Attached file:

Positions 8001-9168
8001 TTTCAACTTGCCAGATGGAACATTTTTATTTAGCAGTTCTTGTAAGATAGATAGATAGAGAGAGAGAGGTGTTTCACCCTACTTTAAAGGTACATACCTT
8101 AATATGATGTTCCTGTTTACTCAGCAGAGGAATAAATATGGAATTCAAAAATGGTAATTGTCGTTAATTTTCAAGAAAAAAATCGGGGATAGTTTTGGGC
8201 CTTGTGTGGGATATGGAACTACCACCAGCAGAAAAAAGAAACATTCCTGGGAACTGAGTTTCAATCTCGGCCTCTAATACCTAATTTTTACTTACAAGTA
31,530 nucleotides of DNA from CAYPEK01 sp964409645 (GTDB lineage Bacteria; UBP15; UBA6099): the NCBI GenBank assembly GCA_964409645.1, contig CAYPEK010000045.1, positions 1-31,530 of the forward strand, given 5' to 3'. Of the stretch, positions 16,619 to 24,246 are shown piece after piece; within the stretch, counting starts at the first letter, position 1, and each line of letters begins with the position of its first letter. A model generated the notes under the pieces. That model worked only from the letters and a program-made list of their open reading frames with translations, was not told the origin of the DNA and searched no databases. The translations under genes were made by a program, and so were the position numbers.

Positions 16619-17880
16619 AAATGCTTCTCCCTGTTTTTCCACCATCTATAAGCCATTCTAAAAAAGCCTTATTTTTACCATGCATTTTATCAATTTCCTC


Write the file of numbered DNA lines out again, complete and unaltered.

Positions 8001-9168
8001 TTTCAACTTGCCAGATGGAACATTTTTATTTAGCAGTTCTTGTAAGATAGATAGATAGAGAGAGAGAGGTGTTTCACCCTACTTTAAAGGTACATACCTT
8101 AATATGATGTTCCTGTTTACTCAGCAGAGGAATAAATATGGAATTCAAAAATGGTAATTGTCGTTAATTTTCAAGAAAAAAATCGGGGATAGTTTTGGGC
8201 CTTGTGTGGGATATGGAACTACCACCAGCAGAAAAAAGAAACATTCCTGGGAACTGAGTTTCAATCTCGGCCTCTAATACCTAATTTTTACTTACAAGTA
31,530 nucleotides of DNA from CAYPEK01 sp964409645 (GTDB lineage Bacteria; UBP15; UBA6099): the NCBI GenBank assembly GCA_964409645.1, contig CAYPEK010000045.1, positions 1-31,530 of the forward strand, given 5' to 3'. Of the stretch, positions 16,619 to 24,246 are shown piece after piece; within the stretch, counting starts at the first letter, position 1, and each line of letters begins with the position of its first letter. A model generated the notes under the pieces. That model worked only from the letters and a program-made list of their open reading frames with translations, was not told the origin of the DNA and searched no databases. The translations under genes were made by a program, and so were the position numbers.

Positions 16619-17880
16619 AAATGCTTCTCCCTGTTTTTCCACCATCTATAAGCCATTCTAAAAAAGCCTTATTTTTACCATGCATTTTATCAATTTCCTC